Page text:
NOAA law enforcement researches sexual harassment, assault among fisheries observers

(Photo courtesy NOAA)

Women are harassed and fear for their safety much more than men when they work as fishery observers.

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National Oceanic Atmospheric Administration’s office of law enforcement officials presented a report about sexual harassment of observers to a meeting of the North Pacific Fisheries Management Council in Kodiak.

The report shared preliminary data from an ongoing survey and although the sample size is small, just 21 women and 31 men responded from the 2016 cohort and 21 females and 26 males from the 2017 cohort, the survey reveals stark differences between the experiences of female and male observers.

Jaclyn Smith, a special agent for the NOAA office of law enforcement in Anchorage, presented some of the data compiled through an anonymous survey sent out to observers deployed in Alaska in 2016 and 2017.

About 400 observers are employed in Alaska in any given year.

“There were 20 questions that were asked about either safety or harassment. I phrased it in ways that didn’t come up with conclusions,” Smith said. “I didn’t ask them if they were sexually harassed rather I asked them  if they ever received unwanted, unwelcome comments of a sexual nature or I asked them if they ever feared for their physical safety.”

North Pacific Groundfish and Halibut Fisheries observers are expected to accurately record sampling data, write reports, make observations of violations and report suspected violations.

Observers make sure boats are following required regulations while at sea. They live aboard fishing boats with their crews, and a strong rapport with the fishermen they work alongside can really help observers do their job.

But, for women working as observers, the isolated environment can lead to uncomfortable or dangerous situations, according to the Observer program’s annual report.

Almost half of all observers in Alaska are women.

The survey’s goal was to narrow down what observers were experiencing while working said Smith.

“(In) 2016, and these are all the positive responses that we got. Nineteen percent of the females who responded were made to fear for their physical safety in 2016 and 14 (percent) in 2017,” Smith said. “Offensive comments made regarding age, sex, sexual orientation, religion or race/ethnicity: 43 percent and 10 percent in 2016 as opposed to 38 (percent) and four percent in 2017.”

The fact that some observers feared for their safety is distressing, but Smith also pointed out that this kind of work environment doesn’t allow women to do their jobs well.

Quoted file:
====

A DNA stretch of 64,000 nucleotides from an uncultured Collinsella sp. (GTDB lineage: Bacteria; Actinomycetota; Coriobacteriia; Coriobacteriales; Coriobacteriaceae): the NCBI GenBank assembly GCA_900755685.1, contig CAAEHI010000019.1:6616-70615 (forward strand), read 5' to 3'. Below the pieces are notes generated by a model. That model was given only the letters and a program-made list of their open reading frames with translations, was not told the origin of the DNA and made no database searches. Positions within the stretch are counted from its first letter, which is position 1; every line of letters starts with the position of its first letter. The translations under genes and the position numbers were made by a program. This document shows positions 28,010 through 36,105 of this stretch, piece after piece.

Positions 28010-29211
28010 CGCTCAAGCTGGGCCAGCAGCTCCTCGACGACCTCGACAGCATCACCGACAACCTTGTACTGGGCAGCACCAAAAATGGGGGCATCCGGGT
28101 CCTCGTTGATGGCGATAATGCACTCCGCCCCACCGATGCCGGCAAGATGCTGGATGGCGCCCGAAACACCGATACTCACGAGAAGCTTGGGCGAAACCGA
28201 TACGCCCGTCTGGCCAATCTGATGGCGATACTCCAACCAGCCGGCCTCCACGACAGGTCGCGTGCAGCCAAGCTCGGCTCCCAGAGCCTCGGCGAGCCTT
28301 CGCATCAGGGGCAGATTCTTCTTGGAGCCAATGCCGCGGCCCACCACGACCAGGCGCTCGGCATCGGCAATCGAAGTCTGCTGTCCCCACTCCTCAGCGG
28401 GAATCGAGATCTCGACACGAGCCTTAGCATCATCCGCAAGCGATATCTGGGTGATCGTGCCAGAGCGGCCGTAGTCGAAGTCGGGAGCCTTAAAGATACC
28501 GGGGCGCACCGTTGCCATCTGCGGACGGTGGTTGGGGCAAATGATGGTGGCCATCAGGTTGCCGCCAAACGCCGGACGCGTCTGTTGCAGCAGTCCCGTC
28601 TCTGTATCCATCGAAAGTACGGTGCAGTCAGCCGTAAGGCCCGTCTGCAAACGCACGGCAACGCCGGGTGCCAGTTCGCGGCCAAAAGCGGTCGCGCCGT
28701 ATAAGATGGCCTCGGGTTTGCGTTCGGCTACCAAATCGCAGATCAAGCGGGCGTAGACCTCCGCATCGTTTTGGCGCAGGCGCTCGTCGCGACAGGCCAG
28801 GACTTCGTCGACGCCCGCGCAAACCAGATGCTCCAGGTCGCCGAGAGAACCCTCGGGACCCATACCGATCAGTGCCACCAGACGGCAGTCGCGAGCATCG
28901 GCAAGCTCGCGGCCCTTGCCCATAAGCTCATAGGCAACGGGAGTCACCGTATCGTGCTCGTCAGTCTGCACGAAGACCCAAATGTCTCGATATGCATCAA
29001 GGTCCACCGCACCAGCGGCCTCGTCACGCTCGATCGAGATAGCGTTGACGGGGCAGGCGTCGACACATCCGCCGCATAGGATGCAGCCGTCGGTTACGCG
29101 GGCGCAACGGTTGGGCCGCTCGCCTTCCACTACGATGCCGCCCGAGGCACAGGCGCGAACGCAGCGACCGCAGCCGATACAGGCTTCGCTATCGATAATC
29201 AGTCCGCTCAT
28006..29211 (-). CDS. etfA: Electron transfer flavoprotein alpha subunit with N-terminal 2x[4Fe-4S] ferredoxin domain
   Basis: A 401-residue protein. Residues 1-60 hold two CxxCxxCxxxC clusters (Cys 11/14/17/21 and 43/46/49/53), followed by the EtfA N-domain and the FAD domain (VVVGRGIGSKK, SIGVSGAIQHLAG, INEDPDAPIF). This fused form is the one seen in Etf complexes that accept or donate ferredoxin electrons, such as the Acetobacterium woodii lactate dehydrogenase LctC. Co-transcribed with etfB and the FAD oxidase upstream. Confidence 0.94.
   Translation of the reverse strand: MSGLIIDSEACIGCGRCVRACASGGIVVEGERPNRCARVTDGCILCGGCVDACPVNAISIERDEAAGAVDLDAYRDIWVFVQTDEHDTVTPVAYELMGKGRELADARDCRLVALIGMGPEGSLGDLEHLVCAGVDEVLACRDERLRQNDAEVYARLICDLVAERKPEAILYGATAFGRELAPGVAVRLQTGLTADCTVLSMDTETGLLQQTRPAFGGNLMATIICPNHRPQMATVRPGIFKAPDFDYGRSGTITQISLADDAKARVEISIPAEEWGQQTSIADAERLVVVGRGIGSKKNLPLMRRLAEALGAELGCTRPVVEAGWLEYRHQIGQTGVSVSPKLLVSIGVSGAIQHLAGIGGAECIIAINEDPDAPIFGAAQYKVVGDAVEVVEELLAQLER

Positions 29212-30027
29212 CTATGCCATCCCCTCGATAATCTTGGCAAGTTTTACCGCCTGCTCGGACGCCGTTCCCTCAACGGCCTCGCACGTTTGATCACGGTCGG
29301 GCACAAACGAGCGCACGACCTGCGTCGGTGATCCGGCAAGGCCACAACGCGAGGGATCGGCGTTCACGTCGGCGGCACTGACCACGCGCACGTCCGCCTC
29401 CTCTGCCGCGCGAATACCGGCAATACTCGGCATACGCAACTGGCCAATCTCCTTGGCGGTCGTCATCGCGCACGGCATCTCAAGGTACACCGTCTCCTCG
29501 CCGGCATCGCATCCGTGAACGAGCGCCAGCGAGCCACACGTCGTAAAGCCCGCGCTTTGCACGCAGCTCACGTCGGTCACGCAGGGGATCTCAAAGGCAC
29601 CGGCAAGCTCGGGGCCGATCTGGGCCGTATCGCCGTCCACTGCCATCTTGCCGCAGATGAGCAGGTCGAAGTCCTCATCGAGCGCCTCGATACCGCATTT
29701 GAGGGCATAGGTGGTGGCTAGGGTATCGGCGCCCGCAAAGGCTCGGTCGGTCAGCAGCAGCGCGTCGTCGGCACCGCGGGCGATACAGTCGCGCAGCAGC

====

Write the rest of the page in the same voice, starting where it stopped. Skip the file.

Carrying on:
“There have been times where the observer is trying to do their sampling and a crew member might stand directly in front of them. Or there might be a bunch of things that are put onto the observer sampling station when the crew knows that the observer is about to conduct their sample that prevents them from accessing it,” Smith said. “A lot of times it is a person actually standing in front of the observer preventing them from going where they need to go.”

The body acknowledged that male and female observers have very different experiences when out with crews and expressed support for more research into sexual harassment among observers.

NOAA has seen a significant drop in reports of sexual harassment in 2017.

There were 14 reports in 2016 and just seven in 2017, which could indicate law enforcement and industry efforts to educate and prevent sexual harassment could be working.

Smith acknowledged that because victims can lose trust in the government, their employers and law enforcement, they may not report experiences such as sexual harassment to authorities.

One of the goals of the survey is to find out what the barriers are to reporting such incidents.

The results of the survey are preliminary and NOAA law enforcement plans to continue conducting it for several more months.

The final report is scheduled to be released during the December meeting of the North Pacific Fisheries Management Council.

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Daysha Eaton is a contributor with the Alaska Public Radio Network. Daysha Eaton holds a B.A. from Evergreen State College, and a M.A. from the University of Southern California. Daysha got her start in radio at Seattle public radio stations, KPLU and KUOW. Before coming to KBBI, she was the News Director at KYUK in Bethel. She has also worked as the Southcentral Reporter for KSKA in Anchorage. Daysha's work has appeared on NPR's "Morning Edition" and "All Things Considered", PRI's "The World" and "National Native News". She's happy to take assignments, and to get news tips, which are best sent via email. Daysha became a journalist because she believes in the power of storytelling. Stories connect us and they help us make sense of our world. They shed light on injustice and they comfort us in troubled times. She got into public broadcasting because it seems to fulfill the intention of the 4th Estate and to most effectively apply the freedom of the press granted to us through the Constitution. She feels that public radio has a special way of moving people emotionally through sound, taking them to remote places, introducing them to people they would not otherwise meet and compelling them to think about issues they might ordinarily overlook.